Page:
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Ferris Youth Initiative Program Benefits from State of Michigan Grant

Ferris State UniversityGrant funding has been secured from the state of Michigan to support a Ferris State University program designed to provide assistance to students raised in the foster care system.

The three-year award, which provides $115,960, annually, supports the duties and efforts of the Independent Living Life Skills Coach, who has a lead role in coordinating activities of the Ferris Youth Initiative, which has, on average, 15 student participants per year. Janette Ward, an alumna of Ferris’ Criminal Justice program, has served in this role since October 2012. Ward said each FYI student has a mentor. The student and mentor meet for four hours each month during the academic year.

“This is a really dynamic group of mentors who really give of themselves to help these students,” Ward said. “We are trying to make the world a better place for these students, and I am confident that our founder, Woodbridge Ferris, would be pleased by the efforts made in this program.”

The faculty and staff mentors received the Distinguished Team Award, in 2016, in recognition of their efforts to support the FYI program.

Ward said she also has monthly meetings with all students in the Initiative as well as small-group and individual sessions.

“We have discussions on problem-solving and other skill development that will be helpful to them in their studies, careers and lives,” Ward said. “We also plan events that provide our students with new perspectives. We have had them visit the ropes course, at Eagle Village, with their mentors. That gives them insight on building trust and participating in these activities helps them develop character.”

Nicholas Campau, the associate dean of Student Life and director of Student Conduct, said the grant provides $115,960 a year. After the initial three-year term, two one-year funding extensions can be sought. The FYI program started with a slightly larger annual stipend from the Department of Health and Human Services over a five-year contract. Campau said beyond assistance to operate the Initiative, the university provides considerable assistance, in the form of scholarships, to help these students meet the financial demands of higher education.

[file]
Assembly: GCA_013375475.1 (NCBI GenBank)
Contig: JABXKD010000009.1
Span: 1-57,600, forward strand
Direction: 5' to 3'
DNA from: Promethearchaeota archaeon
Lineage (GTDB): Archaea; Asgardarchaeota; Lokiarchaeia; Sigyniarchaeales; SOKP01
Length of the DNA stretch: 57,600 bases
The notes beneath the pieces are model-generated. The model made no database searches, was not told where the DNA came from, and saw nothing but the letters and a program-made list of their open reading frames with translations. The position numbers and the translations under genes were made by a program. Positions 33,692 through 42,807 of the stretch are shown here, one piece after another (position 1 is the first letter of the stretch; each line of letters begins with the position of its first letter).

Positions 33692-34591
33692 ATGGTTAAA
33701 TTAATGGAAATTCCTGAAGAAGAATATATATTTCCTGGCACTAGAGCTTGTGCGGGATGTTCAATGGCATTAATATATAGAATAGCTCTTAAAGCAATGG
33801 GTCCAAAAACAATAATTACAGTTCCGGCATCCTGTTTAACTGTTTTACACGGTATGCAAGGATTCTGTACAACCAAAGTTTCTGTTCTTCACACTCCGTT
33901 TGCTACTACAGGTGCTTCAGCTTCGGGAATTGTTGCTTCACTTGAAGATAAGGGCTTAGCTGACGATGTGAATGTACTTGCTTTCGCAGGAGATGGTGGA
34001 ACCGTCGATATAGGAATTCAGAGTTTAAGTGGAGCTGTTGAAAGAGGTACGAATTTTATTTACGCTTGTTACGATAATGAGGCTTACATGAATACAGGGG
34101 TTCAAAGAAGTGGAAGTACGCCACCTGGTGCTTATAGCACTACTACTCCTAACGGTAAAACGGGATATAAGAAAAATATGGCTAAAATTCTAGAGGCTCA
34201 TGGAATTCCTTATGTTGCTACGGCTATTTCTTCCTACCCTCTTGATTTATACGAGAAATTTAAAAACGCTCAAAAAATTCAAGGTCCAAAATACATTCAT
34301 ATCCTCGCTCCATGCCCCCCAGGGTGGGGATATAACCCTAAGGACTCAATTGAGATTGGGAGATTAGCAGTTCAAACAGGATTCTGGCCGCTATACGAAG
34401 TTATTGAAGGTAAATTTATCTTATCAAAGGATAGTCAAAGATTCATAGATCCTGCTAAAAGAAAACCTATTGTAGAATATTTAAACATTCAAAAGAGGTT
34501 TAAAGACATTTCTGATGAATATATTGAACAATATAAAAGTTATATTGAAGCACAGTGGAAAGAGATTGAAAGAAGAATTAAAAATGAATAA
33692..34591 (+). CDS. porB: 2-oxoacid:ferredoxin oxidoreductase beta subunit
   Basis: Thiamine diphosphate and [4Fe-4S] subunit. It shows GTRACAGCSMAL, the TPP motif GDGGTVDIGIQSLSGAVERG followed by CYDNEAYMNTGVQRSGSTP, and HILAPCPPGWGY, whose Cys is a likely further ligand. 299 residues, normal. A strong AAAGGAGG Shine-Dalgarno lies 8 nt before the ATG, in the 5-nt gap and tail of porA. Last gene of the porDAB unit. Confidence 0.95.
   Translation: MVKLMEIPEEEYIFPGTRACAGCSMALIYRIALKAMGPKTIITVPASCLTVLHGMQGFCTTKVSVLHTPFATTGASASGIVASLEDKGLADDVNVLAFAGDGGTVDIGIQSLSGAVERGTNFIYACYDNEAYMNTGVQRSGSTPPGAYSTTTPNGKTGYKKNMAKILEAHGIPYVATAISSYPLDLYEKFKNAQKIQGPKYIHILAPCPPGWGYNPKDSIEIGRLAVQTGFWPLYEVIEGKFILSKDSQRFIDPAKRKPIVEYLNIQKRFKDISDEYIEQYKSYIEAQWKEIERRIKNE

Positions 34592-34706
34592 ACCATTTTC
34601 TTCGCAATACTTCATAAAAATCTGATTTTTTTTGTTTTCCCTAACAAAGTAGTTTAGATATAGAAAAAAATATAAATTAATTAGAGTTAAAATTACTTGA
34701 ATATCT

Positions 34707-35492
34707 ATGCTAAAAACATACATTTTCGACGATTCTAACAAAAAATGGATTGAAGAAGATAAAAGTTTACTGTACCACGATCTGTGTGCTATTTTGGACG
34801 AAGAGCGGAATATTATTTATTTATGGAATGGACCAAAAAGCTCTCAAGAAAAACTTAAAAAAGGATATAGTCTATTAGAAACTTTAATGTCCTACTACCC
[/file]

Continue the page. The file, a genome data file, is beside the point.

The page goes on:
“It shows that Ferris is vested in the growth and success of these students and their pursuit of excellence,” Campau said. “The Diversity and Inclusion Office, headed by Vice President David Pilgrim, gives special attention to these students having the necessary resources and opportunities.”

Ward said a student pantry was recently established to help the students easily acquire classroom supplies and personal-care items along with other basic necessities.

“This helps our students readily get an item they might need,” Ward said. “They are pleased to have these goods readily available.”

Ward said instilling the foci of Independent Living, Mentorship and Scholarship with FYI students has produced many success stories, which she has witnessed during her time with the program. Some participants have gone from their days as new students, on campus, to graduation and entry into career paths while some of them have pursued new educational challenges.

“We have students who were part of the Initiative that have entered law school, and begun graduate-degree programs,” Ward said. “One has earned a role as a graduate assistant. We are excited when they report back on their securing full-time employment, following their graduation. It is important they understand that they remain a part of FYI, after they leave us. That continued communication and sharing of success is important to our staff, the mentors and new students who will benefit from the program.”

The FYI program has the capacity to accept up to 22 qualified students each year. Those who may meet the requirements to participate, and have an interest in this program are encouraged to contact the Diversity and Inclusion Office, or Ward's office.

PHOTO CAPTION: A group of Ferris Youth Initiative participants gather with their Independent Living Life Skills Coach, Janette Ward, in the University Center. A three-year grant from the State of Michigan was recently secured, to support this program begun several years ago by the university.